Security objects, sometimes called “attachment objects” or “comfort objects,” are things that give children a sense of security and relief from anxiety. Security objects are commonly associated with blankets and stuffed animals, but they can take many forms. We explored this psychology in our designs by giving each of our zoomorphs a special power, making sure to choose powers that represent common insecurities and aspirational abilities in children. For example, a child might aspire to be stronger, faster or smarter and could select their zoomorphs on this basis. In this way, the zoomorphs, with their stories and unique powers, are very similar to shamanic spirit animals and Native American totems, helping to support and guide their wearers through the trials and tribulations of daily life.


Children seek control over their environments, and one healthy way to channel this desire is through the act of constrained creation. Constrained creation empowers children to be creative and explore, but within a set of carefully constructed constraints. The flexibility keeps it interesting. The constraints keep the interactions simple and safe. Such is the timeless appeal of toys like Legos. We explored constrained creation by making the temples detachable from the frame fronts, enabling children to easily mix and match zoomorphs. Math test on Tuesday? Configure the eyewear with zoomorphs for intelligence (Draco, the Dragon Elder) and creativity (Callida, Master of Rabbits). Soccer tryouts on Friday? Grab the zoomorphs for speed (Nico, Prince of Cheetahs) and strength (Leonidas, Lord of Lions). A variety of hinges were explored, from the satisfying snap of magnetic posts to the quiet fusings achieved with polymer connectors.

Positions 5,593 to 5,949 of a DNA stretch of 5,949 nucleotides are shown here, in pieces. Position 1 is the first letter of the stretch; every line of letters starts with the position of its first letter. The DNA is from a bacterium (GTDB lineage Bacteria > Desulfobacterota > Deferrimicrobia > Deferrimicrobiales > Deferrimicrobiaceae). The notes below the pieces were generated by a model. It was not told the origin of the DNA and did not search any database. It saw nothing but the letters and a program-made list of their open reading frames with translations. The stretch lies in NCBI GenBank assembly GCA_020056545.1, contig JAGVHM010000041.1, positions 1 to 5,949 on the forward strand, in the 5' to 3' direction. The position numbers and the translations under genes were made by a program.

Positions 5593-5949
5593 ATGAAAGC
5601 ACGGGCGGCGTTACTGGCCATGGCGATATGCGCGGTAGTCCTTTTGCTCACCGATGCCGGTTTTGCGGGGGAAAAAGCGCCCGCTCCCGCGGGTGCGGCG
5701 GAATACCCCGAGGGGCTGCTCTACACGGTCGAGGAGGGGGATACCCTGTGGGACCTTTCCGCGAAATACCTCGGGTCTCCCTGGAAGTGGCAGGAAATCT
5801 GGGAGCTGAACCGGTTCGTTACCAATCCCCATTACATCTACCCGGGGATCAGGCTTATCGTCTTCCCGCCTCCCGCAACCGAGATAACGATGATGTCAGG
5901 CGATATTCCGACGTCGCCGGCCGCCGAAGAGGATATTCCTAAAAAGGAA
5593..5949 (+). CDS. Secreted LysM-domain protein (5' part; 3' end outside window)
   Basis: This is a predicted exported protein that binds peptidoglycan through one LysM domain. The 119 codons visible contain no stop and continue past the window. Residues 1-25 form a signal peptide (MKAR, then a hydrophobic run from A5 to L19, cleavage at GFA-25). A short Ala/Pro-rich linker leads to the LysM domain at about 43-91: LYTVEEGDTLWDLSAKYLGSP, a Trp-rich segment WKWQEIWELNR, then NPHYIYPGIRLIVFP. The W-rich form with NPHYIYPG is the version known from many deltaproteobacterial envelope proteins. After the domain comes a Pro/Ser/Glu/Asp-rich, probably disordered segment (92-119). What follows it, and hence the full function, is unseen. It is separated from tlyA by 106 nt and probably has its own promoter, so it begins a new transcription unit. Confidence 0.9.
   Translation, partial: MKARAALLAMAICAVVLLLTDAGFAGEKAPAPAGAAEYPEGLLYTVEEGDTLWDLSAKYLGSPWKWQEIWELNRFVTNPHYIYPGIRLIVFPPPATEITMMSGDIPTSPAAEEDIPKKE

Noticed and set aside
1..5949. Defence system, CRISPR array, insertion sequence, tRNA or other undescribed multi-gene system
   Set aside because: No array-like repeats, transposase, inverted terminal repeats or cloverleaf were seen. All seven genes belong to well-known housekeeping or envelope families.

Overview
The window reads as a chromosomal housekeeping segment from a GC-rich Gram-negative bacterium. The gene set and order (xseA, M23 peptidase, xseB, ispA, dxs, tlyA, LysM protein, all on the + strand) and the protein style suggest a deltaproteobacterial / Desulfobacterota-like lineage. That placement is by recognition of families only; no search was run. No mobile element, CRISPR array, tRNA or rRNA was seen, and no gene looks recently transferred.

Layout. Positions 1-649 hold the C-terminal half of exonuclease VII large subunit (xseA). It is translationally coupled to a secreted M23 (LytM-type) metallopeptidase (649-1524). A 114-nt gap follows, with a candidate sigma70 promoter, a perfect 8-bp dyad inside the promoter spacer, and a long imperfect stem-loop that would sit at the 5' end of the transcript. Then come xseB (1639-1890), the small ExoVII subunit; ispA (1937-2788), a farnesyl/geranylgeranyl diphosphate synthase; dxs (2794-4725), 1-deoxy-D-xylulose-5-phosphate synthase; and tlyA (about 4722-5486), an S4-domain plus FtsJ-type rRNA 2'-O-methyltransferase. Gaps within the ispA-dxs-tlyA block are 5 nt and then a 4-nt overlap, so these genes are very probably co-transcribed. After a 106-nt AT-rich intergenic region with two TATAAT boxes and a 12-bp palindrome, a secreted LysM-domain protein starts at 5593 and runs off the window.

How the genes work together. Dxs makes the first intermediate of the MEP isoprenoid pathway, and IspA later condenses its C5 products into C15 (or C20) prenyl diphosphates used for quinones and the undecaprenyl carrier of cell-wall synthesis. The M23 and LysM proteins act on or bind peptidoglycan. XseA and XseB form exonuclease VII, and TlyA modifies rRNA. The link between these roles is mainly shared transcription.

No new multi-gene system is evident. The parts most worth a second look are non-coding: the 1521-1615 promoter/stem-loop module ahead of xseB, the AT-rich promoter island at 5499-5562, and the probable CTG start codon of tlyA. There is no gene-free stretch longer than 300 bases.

We refer to the hunter-gatherer instincts of children as the Pokémon principle: Children love to collect, classify and establish the pecking orders of things. Who wins a fight between Superman and Batman? Would a unicorn and a pegasus be friends or enemies? Collecting figures and indulging in these types of thought experiments are the best kinds of intellectual play, promoting both creativity and problem solving. So as with Pokémon, we envision an ever-expanding universe of zoomorphs. The notion is to create an ecosystem of eyewear, detachable components, companion storybooks and other supporting merchandise to immerse children in collecting, classifying and sharing activities. It is through these kinds of social and immersive activities that we recondition perceptions of eyewear and overcome long-held stigmas that hinder adoption.

The eyewear industry has made tremendous strides toward reversing stigmas and meeting the needs of children. My hope is that our research will further fuel this momentum for younger children and promote exploration of designs that seek to empower them not just ophthalmically, but also intellectually and emotionally.

William Lidwell is author of Universal Principles of Design and Deconstructing Product Design, and is director of design at Stuff Creators Design in Houston, Texas. Follow him on twitter @williamlidwell.